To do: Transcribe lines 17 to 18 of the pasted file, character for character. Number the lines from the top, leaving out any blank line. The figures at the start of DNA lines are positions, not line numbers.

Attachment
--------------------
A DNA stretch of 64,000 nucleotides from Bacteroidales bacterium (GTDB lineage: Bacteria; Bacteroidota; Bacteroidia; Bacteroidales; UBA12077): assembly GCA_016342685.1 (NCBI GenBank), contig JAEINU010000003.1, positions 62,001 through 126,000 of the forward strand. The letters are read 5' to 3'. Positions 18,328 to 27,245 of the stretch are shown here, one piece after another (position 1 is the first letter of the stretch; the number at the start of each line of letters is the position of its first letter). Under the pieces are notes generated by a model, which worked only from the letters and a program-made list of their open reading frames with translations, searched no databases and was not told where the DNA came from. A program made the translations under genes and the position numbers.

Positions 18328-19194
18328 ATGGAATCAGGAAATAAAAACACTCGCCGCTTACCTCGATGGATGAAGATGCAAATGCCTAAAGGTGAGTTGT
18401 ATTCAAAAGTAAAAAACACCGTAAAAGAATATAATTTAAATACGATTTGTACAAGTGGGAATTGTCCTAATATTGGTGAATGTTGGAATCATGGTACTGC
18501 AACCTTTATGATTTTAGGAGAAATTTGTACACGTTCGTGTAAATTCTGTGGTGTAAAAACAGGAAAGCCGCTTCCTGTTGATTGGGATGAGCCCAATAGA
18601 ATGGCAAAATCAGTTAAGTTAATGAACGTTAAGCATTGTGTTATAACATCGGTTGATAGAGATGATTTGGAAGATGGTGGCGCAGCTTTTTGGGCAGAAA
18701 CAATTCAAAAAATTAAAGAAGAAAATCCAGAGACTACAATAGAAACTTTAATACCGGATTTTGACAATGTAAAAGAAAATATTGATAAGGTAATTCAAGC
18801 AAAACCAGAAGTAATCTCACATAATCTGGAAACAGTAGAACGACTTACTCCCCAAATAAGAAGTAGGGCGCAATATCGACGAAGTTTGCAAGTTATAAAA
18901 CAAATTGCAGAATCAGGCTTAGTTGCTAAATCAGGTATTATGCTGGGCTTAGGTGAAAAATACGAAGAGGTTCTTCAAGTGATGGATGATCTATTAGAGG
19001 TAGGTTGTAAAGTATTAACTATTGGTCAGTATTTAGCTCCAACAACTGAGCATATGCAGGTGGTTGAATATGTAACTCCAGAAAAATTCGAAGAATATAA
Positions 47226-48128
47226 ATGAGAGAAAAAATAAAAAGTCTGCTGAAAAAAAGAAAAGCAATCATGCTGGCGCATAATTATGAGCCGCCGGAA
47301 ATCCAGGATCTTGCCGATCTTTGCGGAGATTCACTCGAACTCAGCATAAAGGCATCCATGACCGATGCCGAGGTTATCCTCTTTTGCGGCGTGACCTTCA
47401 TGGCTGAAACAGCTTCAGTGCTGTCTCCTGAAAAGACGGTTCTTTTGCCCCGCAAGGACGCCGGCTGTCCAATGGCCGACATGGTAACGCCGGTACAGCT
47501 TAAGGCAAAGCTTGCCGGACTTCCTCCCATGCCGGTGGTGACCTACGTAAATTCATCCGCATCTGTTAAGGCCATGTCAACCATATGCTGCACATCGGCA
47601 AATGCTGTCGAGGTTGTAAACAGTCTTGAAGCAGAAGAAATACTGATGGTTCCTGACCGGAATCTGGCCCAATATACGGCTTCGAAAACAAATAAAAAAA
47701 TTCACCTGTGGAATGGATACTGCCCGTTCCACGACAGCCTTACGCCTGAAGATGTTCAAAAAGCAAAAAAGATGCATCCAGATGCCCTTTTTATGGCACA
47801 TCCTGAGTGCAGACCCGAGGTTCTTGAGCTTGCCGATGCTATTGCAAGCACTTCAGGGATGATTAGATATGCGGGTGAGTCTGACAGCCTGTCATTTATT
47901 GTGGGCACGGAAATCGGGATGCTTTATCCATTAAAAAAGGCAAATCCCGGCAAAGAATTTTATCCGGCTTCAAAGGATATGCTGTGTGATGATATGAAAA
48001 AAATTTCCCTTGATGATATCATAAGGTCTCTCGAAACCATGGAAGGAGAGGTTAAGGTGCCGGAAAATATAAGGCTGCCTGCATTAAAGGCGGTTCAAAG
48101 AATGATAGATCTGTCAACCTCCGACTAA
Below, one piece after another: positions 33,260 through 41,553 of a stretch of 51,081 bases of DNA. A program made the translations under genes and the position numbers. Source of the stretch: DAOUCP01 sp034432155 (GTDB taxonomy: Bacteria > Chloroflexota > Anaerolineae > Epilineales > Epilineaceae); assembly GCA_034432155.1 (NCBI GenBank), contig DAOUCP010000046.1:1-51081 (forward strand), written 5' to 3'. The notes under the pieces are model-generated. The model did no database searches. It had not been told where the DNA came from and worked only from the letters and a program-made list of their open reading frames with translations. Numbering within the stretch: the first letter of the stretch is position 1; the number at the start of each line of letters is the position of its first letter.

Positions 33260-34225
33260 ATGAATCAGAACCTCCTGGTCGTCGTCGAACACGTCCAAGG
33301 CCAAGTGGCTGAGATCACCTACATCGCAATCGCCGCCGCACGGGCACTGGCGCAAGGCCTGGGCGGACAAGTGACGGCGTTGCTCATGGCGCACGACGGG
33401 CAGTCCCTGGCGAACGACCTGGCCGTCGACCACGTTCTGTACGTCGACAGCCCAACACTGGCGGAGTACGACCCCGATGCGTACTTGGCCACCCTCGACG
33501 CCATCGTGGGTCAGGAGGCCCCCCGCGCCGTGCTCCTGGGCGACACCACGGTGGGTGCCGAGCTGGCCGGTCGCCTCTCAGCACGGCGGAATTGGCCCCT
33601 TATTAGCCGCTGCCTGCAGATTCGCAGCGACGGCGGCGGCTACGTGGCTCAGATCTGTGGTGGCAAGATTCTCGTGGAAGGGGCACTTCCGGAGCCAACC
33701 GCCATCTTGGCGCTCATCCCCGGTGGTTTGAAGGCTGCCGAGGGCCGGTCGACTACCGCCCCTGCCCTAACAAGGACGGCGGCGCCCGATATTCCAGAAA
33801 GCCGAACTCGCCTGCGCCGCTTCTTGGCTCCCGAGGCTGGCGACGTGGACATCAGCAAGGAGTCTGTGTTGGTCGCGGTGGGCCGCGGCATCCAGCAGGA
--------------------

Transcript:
47701 TTCACCTGTGGAATGGATACTGCCCGTTCCACGACAGCCTTACGCCTGAAGATGTTCAAAAAGCAAAAAAGATGCATCCAGATGCCCTTTTTATGGCACA
47801 TCCTGAGTGCAGACCCGAGGTTCTTGAGCTTGCCGATGCTATTGCAAGCACTTCAGGGATGATTAGATATGCGGGTGAGTCTGACAGCCTGTCATTTATT